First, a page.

Polycystic Ovary Syndrome is an endocrine disorder that affects 1 in every 10 women in the UK between the ages of 18 and 44. ‘Polycystic Ovaries’ are ovaries that contain multiple ‘cysts’ (they’re not as big as your average cyst and are (usually) no bigger than 8mm). But what causes Polycystic Ovary Syndrome, and how is it treated?
What causes PCOS?
PCOS has no known cause (it had to be difficult!) however, researchers have discovered a number of hormone abnormalities that impact the severity and range of symptoms a woman may have.
Lack of physical activity, lack of sleep, elevated testosterone levels from the ovaries, and even a woman’s family genetics are all common causes of PCOS.
The complicated thing about PCOS is that not everyone has Polycystic Ovaries, and there is not one shared symptom. Doctors will conduct a series of tests and scans and you would have to tick a few boxes before being diagnosed. Some things doctors look out for include:
- In the Pelvic Ultrasound, they may look for Follicular Cysts or enlarged ovaries. If a woman does have follicular cysts, the ovaries won’t release eggs.
- You may have an increase in your blood pressure
- Testosterone Levels
Women may also be referred to a gynaecologist (doctors that care for a woman’s reproductive system) or an endocrinologist (this doctor specialises in the hormonal system).
A misconception of PCOS is that women should lose weight. However, as you can see, it takes a bit more than that!
Types of PCOS
As if PCOS wasn’t confusing enough, there are 4 different types. Again these vary between each woman and may even overlap with each other. Here’s a breakdown of the types of PCOS:
- Insulin Resistant- Insulin is a hormone that is produced by the pancreas in the body and helps to control the amount of sugar in the blood. Insulin helps to move glucose from blood into the cells where it is broken down to produce energy. Women with this form of PCOS have a harder time controlling their blood sugar levels.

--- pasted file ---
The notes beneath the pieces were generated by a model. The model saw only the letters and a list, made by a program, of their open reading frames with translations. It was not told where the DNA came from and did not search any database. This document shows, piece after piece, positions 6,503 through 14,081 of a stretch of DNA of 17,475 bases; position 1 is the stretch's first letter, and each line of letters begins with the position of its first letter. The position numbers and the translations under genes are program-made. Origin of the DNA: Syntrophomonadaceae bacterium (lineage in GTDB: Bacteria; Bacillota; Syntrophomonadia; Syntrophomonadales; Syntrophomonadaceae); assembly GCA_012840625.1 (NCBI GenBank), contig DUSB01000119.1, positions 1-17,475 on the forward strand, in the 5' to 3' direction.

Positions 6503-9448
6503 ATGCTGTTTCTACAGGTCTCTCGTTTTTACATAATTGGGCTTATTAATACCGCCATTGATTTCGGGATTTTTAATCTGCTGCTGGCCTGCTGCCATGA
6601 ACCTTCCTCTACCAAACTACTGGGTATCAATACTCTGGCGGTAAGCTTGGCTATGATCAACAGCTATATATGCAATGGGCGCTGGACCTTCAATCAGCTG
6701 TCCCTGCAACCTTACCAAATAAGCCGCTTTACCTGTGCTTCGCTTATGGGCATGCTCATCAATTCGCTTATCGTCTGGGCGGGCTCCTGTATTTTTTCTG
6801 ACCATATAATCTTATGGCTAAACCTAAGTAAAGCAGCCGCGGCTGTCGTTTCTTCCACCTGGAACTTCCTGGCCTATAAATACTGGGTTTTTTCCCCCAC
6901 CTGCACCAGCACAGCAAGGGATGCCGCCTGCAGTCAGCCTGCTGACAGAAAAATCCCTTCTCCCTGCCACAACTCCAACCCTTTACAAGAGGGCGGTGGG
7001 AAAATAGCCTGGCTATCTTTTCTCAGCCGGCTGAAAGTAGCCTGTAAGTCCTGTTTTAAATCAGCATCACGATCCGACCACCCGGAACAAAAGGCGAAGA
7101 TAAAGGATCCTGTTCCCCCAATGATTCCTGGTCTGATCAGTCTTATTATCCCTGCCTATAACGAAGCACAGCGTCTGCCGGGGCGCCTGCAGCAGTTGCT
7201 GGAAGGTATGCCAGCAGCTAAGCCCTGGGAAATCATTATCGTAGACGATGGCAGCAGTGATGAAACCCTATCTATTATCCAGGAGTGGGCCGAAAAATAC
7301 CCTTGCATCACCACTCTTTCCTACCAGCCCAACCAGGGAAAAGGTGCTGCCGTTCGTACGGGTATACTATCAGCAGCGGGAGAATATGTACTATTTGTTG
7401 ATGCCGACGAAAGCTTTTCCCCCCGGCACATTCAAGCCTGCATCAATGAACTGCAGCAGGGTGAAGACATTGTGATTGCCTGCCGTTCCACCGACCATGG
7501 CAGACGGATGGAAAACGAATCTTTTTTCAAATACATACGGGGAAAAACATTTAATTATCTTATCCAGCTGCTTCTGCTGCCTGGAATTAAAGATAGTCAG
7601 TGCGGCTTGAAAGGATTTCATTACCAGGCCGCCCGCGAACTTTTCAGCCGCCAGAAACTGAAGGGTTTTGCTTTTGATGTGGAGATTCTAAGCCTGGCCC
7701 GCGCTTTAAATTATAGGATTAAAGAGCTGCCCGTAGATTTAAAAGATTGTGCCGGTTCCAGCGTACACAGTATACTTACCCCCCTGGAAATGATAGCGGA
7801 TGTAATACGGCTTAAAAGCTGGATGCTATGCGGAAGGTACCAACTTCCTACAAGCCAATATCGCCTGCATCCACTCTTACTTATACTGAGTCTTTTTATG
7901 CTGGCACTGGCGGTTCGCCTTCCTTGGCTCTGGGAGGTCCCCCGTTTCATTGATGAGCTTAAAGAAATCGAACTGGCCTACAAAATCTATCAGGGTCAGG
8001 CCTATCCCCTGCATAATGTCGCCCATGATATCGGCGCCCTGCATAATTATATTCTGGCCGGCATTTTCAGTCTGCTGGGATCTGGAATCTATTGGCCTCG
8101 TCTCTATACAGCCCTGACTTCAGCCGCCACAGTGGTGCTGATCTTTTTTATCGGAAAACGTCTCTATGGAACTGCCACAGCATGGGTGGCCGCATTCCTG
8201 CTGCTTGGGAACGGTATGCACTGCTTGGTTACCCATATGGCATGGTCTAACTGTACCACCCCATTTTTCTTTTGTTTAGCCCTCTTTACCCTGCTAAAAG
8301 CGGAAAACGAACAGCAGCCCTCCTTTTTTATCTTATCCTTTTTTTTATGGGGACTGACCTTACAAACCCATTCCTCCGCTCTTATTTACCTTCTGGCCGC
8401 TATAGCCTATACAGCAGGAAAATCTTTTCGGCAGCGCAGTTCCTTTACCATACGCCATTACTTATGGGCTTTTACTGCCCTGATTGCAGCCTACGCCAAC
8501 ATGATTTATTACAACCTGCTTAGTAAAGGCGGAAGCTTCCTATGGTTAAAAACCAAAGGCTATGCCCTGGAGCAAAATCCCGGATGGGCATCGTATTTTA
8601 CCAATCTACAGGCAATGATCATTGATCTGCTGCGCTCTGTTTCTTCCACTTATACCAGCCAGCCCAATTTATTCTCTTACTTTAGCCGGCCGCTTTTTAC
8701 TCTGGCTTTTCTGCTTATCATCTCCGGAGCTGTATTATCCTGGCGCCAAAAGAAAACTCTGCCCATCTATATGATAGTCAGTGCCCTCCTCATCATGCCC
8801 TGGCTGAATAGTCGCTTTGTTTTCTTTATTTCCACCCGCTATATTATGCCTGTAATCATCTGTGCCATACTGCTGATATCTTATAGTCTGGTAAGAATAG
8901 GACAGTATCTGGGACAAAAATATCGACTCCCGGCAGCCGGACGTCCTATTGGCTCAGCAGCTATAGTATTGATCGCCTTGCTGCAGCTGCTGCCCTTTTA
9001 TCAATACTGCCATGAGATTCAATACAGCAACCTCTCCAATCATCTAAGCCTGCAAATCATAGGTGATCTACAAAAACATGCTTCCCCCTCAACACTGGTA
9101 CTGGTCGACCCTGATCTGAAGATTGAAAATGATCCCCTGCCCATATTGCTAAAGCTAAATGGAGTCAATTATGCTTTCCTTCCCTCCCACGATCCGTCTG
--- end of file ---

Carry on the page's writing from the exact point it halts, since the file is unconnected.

- Post-Pill- For some women, symptoms of PCOS can start after coming off oral contraceptive (i.e. The dreaded pill). A woman’s period may have been normal before/whilst taking the pill.
- Inflammatory- High-level inflammation stems from an overactive immune system. Signs of inflammation include joint pains, headaches, unexplained fatigue and skin conditions such as eczema or hives.
- Adrenal- This type of PCOS is driven by a woman’s response to stress. Women with adrenal PCOS are either experiencing high levels of stress or their bodies are reacting differently to it. Women with this type will have high levels of DHEAS (an androgen produced in the adrenal glands such as testosterone).
The Symptoms of PCOS
The symptoms of PCOS differ from woman to woman, however, the most prevalent ones are as follows:
- Irregular periods or having no periods at all
- Hirsutism- Having excessive body and facial hair
- Infertility/Difficulty getting pregnant
- Weight gain
- Oily skin and acne
Symptoms of PCOS generally appear in a woman’s early years, although some do not develop until later in life.
Can PCOS Be Treated?
Unfortunately, there is no cure for PCOS. Treatments for PCOS, on the other hand, necessitate lifestyle modifications. This includes exercise (usually weighted), taking medication (such Metformin, Inositol) and diet (reducing dairy and gluten). Make sure you consult your doctor before making any new changes!
Long-Term Health Effects
The out-of-whack symptoms can create an awkward cycle for your period. However, if not treated correctly, there can be long-term health consequences. Some consequences include Type 2 Diabetes, fertility problems, heart disease and cancer.
If you’re concerned that you may have PCOS, contact your GP for a check in!